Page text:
I have recently built a data mart containing all the data of budgeting and accounting in SQL Server 2005 and created a Report Model in Report Builder for it. My users were looking for a flexible way to define different grouping on the data, without having to ask for my assistance. Defining new formulas in Report Builder isn’t the most comfortable thing to do (specifically if they get complex and long), so we had to find another way.
There was a suggestion of creating a view in the database with their definitions for the grouping straight to SQL, but I admit that’s not the solution I’m going to be talking about here. Two months back, Dany Hoter from Microsoft had given us a brilliant lecture about Excel 2007 abilities against a SSAS cube and the new abilities in Excel 2007 in general. It really turned me on to Excel 2007, and I wanted to try and implement a solution with Excel 2007 which we have in the IT department (or even Excel 2003 which my users have).
The main thought was to let the users get all the data they want from a report in Report Builder. They can download the data from a table they constructed in Report Builder down to a CSV file, which is then turned to an Excel file. By the way, I do recommend exporting the data from Report Builder to CSV and not straight to Excel as then you don’t have in your file all the extra styling (which is usually unnecessary and takes some resources). The user can then create the grouping in Excel itself.
But I was stuck. Because all I could think of was nested “If” expressions which made the whole thing very hard to read and understand. Boris Kogan, our wonderful DBA came with (his usual) genius idea that solved my problem:
First of all we do the basic “If” sentences. We concatenate the values we get from the If sentences. If a value didn’t fall into any of the conditions met in the If sentence, then it should get “FALSE”, which we replace by an empty string. In case a value meets more than one condition in the If sentences, then with the Left we take only the first If sentence it met.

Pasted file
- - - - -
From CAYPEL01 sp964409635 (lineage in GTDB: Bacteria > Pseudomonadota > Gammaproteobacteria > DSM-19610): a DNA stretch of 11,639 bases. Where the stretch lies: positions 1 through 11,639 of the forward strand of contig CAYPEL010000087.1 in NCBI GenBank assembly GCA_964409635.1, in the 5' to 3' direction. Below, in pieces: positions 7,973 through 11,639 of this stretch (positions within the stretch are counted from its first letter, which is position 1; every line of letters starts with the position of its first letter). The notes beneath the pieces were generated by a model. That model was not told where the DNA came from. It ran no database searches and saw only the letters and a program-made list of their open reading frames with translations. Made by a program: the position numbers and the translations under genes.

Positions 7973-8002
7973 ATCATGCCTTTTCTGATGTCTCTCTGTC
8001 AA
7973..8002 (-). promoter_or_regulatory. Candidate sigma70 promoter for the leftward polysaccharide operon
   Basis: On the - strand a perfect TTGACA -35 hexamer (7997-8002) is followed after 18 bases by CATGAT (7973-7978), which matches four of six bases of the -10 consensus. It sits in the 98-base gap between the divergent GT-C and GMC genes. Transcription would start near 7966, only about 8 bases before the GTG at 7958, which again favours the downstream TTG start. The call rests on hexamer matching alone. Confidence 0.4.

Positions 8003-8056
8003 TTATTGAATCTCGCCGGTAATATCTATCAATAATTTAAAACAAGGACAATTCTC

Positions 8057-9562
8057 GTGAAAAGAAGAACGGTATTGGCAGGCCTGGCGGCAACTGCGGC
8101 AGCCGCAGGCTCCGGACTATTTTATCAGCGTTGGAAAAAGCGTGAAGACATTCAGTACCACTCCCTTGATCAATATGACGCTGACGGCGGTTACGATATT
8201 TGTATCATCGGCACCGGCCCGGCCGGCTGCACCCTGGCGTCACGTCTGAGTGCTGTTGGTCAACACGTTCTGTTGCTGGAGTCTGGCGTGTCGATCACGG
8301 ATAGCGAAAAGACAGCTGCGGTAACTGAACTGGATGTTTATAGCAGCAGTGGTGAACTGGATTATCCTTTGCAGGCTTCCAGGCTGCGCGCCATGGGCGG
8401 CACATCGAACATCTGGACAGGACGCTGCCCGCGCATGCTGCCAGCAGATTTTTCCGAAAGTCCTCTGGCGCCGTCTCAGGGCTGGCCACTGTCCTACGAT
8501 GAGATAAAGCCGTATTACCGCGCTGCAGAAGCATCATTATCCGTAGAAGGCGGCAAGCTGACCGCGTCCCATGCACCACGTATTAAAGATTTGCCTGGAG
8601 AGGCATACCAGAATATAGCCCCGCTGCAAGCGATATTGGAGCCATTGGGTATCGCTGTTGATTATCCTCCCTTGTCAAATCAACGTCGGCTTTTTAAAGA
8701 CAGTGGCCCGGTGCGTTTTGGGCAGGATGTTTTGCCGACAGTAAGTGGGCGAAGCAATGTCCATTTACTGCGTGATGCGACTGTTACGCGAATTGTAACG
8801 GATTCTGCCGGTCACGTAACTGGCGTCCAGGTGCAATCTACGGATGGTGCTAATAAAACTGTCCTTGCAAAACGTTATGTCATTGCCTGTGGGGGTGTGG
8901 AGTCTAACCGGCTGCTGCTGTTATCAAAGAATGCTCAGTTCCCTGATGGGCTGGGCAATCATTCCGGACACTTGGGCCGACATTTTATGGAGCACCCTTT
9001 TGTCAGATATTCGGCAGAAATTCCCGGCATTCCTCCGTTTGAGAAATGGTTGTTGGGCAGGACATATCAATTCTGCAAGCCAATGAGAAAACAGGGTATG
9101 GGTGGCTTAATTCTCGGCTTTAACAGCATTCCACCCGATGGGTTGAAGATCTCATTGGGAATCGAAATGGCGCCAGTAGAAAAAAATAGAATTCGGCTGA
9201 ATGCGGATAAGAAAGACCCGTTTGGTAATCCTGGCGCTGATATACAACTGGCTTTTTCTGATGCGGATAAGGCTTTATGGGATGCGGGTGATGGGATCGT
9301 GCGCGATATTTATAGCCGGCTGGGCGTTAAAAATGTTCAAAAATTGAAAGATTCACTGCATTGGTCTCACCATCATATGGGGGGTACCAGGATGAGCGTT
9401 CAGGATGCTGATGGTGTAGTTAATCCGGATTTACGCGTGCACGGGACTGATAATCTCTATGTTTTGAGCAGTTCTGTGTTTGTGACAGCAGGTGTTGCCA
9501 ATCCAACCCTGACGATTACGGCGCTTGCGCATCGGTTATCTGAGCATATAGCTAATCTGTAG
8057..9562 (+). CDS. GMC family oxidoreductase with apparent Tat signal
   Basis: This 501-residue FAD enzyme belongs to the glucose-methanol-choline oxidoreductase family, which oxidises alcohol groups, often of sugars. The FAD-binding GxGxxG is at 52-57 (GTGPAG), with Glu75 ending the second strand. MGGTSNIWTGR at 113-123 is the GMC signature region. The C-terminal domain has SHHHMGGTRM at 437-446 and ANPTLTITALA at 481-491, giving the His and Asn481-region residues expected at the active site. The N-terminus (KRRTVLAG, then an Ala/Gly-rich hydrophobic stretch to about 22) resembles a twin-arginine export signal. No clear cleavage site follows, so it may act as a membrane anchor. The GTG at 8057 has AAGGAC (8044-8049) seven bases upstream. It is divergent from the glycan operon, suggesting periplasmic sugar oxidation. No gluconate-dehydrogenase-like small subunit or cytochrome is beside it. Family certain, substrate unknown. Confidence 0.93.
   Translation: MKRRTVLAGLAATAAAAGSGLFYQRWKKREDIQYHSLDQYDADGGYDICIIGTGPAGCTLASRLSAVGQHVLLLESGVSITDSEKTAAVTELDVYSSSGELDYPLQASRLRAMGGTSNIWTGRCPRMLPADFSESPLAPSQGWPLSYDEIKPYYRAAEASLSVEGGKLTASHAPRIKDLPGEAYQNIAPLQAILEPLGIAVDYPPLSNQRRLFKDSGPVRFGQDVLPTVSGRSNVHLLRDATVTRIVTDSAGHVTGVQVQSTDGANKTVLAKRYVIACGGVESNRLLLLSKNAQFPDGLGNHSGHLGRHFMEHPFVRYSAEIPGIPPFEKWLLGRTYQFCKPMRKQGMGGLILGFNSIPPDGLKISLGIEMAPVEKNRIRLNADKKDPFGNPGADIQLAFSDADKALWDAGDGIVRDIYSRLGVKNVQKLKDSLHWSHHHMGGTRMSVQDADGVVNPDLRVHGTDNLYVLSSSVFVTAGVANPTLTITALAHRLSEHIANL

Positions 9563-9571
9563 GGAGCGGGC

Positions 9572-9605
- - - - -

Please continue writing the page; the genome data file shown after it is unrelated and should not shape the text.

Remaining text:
After we got the different code groups, I added a sheet to my Excel which held the names for the code groups. Using the usual VLOOKUP, I gave the different group codes their relevant names. After that, I took all my data (the one from the data mart and the groups I defined on it) and created a pivot table on it.
You can implement the above formula in Excel 2007 or Excel 2003 without a problem. Still, there are a few things in Excel 2007 which I really liked:
1. The formula bar in Excel 2007 can be dragged down almost the entire length of the spreadsheet – how brilliant is that?! I really think that makes all your formulas so much more readable and easy to understand. In Excel 2003 you still need to scroll up and down, having to remember what came before and after the current sentence.
2. Excel 2007 enables you to define a table on the data you created. How is that good for you? Well, you can reference a specific column name in the table. Even if that column (p3 for instance) was in the spreadsheet in column A and then moved to column C, that won’t matter for the formula to run properly.
The closest you get to that in Excel 2003 is by creating a list of a column – not the same ease of use as this time you need to define it for each and every column instead of Excel doing it automatically for all the columns of a table.
It also means that when you want to add a column next to the table in Excel 2007, it automatically detects it as a column which belongs to the existing table.
And if you defined a calculation in the first cell of the column, it automatically also applies it to all cells in the column.
3. Excel 2007 also has very nice design styles for your use, with a very simple UI for you to choose the report layout and some great conditional formatting which makes it all very easy on the eyes.
Anyways, even if you’re not sold on Excel 2007, I think I really wanted to stress another point. If you have a power – user who wants to have flexible grouping on his data, without having to approach a developer from IT, he can get it through Excel. Excel can this way even elevate the usability of the model you developed in Report Builder (the new source of data for your user). No need for him to contact you, no need for you to define or alter anything in the database – it’s all down to the tips of his fingers as he can define it all in the formula line in Excel. And I think it’s a great way for you to further empower your power users who usually feel pretty good on working on it all by themselves.
So give Excel another look when you develop something in BI.